Two days short of 4 months since Sally mercifully passed away. I say mercifully because
I know that was the only way for her to maintain some manner of dignity. Seven months bedridden, three
of them in a drug induced coma, just to keep her stable. Not until the end when I saw the life drain from her and
the inevitable death rattle 30 minutes after they started tapering her life supportive drugs, did I realize she
was supported by such a fragile combination of plastic tubes, pumps and medicine.
There are only 6 of us left now; an equal number of people and animals. No one knew each
one of us better than Sally. She is somewhere watching over us. How can someone that was such a loving Mother
be pulled away from what she loved most without some connection, no matter how indiscernible, to those left behind?
In retrospect I must believe this because Sally obtained that which was most desired by her when we met 20 years
ago; a family of which she was the heart and center. She wanted more but it just wasn't to be.
No one can ever explain how this can ever seem fair. Time cannot and should not heal the
loss of someone so loved. It happens every day to someone somewhere. It has happened and will happen until
the end of time. It seems that we are no better off than the animals and plants when it comes to death. We
all recycle, ashes to ashes and dust to dust. The cycle of life and death is common to all life. The
spark of life does not come to inaminate objects but to creatures and life forms that start out as cells dividing and conquering
the space alotted to them as they receive nutrition and grow into either huge oak or redwood trees or something as fragile
as a tiny tubular plant on the bottom of the sea next to a heat spewing vent.
The spark of life coaxes minerals and chemicals into living forms that are constantly changing
until the spark recedes back into the main stream from which it came and the remaining lifeless shell settles back into the
August 30, 2003
One day after my birthday. I am
sitting in the Holiday Inn in Bethlehem, Pa. Four years ago I was here starting
my new position in Bethlehem, Pa. Sally would take me to the airport on Monday
at 6:00 AM and pick me up on Friday. We did this for 9 months. I might have well been an over-the-road truck driver.
The company allowed so many trips and Sally was looking after her Mother at
the time so there were few opportunities for a weekend together. I will
never forget the weekend she was here with me when they have the Friday beach party.
They play oldies and have free hors' dorderves. The DJ was playing name that artist. The song was Long cool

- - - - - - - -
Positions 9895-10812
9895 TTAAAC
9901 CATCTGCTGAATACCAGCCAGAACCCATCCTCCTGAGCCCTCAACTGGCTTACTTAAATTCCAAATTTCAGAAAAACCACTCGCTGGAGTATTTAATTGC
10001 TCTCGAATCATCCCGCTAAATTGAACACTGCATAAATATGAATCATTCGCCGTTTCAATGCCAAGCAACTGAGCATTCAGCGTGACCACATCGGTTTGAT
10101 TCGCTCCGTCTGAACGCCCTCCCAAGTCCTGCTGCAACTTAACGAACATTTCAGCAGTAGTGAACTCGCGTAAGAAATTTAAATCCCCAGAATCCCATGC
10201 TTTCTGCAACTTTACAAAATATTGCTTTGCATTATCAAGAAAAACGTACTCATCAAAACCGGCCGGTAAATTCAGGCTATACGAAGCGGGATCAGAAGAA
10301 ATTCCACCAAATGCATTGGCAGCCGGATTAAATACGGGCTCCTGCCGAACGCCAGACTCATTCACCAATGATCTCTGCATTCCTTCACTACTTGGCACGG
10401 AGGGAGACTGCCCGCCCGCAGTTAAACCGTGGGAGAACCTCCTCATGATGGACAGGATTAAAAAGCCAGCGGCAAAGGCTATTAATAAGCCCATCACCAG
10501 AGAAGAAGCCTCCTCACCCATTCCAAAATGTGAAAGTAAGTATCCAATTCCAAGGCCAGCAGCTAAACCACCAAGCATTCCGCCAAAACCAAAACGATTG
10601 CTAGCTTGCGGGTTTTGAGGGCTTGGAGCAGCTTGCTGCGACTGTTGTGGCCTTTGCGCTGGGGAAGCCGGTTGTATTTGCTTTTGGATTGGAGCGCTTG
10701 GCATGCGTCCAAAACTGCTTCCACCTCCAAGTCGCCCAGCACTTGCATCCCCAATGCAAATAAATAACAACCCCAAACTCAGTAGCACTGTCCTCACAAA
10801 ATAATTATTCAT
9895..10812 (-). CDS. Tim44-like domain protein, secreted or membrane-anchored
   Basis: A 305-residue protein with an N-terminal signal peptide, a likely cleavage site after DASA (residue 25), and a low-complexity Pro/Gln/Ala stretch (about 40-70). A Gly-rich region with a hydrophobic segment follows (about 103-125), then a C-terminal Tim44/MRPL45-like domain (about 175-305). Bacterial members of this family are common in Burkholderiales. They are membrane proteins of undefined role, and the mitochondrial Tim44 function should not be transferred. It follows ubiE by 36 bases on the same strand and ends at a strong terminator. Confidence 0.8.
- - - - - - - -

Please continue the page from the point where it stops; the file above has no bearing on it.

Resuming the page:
woman in a Black Dress. I whispered the Hollies into her ear and she ran up and
won the prize. I still have it. A
network recorded top hits collection of CDs that were used at a local radio station.
I visited Mary today. Mary is
Sallys adopted Mother. She was born in 1911.
She now resides in Gracedale Nursing home in Northhampton County, Pa. The
ninth floor tower, room D1, I was told by the Droopy look-alike behind the info counter.
Droopy was a cartoon character that was obviously, droopy in the face.
When I arrived on the floor a man wheeling his wife in a bed was waiting to
get on the elevator. I held the door and as she went by the elderly lady said
thanks handsome, I replied, Youre welcome beautiful. As I walked away I could
hear her saying thank you; thank you.
I saw her sitting just as Brittany and I saw her in February of this year. Her hair was done in nice tight gray curls.
She held her hands folded in her lap and her dim grey eyes scanning back and forth looking for something to lock onto. No small talk with her. I got straight
to the point and told her of Sallys passing. Her facial expression changed a
little into a surprised look. I sat with her for
half hour and told her as much as I could think to tell her.
As I left I hugged her and told her it would probably be the last time I would
see her. She said goodbye. The first
time I have heard her speak in some time. I then crouched down and looked her
in the eyes and I told her I loved her. She said I love you back.
The ninth and tenth floor of Gracedale is a warehouse of elderly women that
lived full lives, loved, worked, played, and raised families. Now they sit and wait for their unscheduled demise. Maybe
someone should tell them it is ok to move on. That is what I told Mary.